It drew worldwide attention and favorable press for the unions. This, the authors say, is going to continue to be necessary in the future and unions are going to have to actively recruit and actively promote their message. With a strong recruiting drive and overt actions to revitalize what has become a moribund movement in the last few years. Unions must secure leadership from within their own ranks and see that these leaders are not in bed with Corporate America. Fantasia and Voss paint a rather bleak picture of American Labor, as it now exists.
They seem to be somewhat optimistic for the future, however, by assuming that a social conscience will develop in this country and the unions will begin to make inroads into the New Economy, forcing corporations to deal with the rights of the working man. They detail some specific innovations designed to fight the domination by the large corporations, addressing such matters as working hours and conditions as well as the incredible disparity between workers’ salaries and executive compensation.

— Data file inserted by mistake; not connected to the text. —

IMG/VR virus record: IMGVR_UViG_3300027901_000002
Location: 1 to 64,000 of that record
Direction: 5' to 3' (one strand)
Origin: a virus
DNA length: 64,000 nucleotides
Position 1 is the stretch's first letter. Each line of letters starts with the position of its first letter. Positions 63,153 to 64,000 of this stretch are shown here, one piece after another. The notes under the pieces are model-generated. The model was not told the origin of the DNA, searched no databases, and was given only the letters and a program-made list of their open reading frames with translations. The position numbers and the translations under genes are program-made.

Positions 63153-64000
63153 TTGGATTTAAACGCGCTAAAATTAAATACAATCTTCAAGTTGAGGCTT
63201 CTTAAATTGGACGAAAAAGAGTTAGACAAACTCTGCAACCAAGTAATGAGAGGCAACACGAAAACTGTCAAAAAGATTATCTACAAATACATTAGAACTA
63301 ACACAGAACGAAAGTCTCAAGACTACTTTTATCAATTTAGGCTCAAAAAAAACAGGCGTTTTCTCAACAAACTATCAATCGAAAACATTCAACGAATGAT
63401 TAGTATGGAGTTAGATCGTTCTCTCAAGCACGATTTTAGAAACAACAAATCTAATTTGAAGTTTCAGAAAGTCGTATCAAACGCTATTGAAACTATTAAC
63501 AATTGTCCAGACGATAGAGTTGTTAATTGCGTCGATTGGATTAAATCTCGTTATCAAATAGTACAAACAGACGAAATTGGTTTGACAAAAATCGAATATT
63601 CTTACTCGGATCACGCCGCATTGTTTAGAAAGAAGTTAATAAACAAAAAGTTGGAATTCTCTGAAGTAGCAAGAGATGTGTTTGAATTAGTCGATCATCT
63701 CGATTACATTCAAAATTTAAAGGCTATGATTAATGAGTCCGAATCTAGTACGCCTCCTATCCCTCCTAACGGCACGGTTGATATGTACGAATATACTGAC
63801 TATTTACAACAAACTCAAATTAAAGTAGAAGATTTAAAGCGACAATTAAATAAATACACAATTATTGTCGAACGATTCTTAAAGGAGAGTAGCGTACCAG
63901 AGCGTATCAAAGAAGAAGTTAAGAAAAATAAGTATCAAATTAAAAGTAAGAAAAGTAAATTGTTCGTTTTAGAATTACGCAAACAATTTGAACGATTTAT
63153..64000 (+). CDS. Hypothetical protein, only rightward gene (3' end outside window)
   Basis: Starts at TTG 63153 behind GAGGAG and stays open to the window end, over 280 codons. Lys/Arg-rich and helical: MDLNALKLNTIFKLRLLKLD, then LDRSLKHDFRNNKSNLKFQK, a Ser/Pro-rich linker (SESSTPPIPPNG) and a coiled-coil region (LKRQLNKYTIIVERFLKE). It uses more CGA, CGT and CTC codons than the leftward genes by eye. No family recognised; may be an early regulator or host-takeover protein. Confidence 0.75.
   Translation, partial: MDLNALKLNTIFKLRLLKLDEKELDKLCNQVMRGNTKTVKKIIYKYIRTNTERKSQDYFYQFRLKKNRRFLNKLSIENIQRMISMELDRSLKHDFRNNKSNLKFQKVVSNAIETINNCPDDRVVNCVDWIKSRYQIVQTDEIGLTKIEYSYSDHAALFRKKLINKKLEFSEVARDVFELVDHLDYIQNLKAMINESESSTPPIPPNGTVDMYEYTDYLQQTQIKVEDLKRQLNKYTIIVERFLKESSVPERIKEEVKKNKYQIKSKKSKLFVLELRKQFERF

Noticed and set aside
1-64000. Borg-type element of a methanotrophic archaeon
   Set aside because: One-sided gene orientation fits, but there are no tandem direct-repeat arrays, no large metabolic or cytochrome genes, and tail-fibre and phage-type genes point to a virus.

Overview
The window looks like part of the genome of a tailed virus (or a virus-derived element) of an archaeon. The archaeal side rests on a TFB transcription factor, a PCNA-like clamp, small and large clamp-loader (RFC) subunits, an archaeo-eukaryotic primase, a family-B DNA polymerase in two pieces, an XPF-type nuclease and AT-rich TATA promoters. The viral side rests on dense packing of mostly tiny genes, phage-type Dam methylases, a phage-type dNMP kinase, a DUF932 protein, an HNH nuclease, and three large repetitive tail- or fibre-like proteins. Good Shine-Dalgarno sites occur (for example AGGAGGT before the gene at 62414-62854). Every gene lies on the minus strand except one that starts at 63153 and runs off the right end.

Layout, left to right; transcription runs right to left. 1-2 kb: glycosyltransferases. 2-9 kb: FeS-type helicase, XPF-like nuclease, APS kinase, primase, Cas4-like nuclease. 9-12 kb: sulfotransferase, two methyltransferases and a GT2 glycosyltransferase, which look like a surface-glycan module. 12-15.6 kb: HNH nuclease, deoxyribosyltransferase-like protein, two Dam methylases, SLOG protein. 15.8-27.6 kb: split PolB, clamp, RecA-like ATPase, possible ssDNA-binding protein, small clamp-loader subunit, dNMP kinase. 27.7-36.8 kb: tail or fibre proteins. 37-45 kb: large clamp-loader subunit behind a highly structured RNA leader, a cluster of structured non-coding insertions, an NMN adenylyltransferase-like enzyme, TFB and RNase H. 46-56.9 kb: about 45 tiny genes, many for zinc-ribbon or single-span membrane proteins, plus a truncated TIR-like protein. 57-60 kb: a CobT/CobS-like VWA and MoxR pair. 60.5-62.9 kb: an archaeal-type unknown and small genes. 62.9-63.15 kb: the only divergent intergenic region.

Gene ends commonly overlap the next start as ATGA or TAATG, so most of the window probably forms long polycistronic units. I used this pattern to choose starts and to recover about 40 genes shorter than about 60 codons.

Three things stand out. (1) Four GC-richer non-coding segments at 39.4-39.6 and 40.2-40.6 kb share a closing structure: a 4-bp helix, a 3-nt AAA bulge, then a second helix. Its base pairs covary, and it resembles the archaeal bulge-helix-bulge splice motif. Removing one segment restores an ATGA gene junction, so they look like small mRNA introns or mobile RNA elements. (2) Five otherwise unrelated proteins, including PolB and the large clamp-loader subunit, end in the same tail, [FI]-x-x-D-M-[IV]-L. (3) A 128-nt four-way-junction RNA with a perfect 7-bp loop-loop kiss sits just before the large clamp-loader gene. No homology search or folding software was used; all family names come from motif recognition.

There must come a new type of union for workers to be protected in the New Economy and the globalization of corporations. The authors refer to this new union, expected to rise like a phoenix from the ashes the old unions, as more a social order than what is generally thought of as a true labor union. Not to draw parallels, but it was the Polish Union, Solidarity, which brought down the communist government and freed Poland of its mind boggling bureaucratic red tape and the morass of regulations which kept the Polish workers in virtual servitude to the state.
The future is not all sunshine and lollipops, however. “…labor retreats from movement building and the percentage of unionized labor force continues to fall,” (162). Not only will this be a disaster for workers, for it will soon reach the point where only a privileged few will have any union strength, such as government employees and professional athletes, with the rest of the workers vanishing off the radar screen. American labor, once the beacon of hope to workers around the world, will become like that of a third world nation and the workers will fight for the peanuts tossed about by their corporate masters.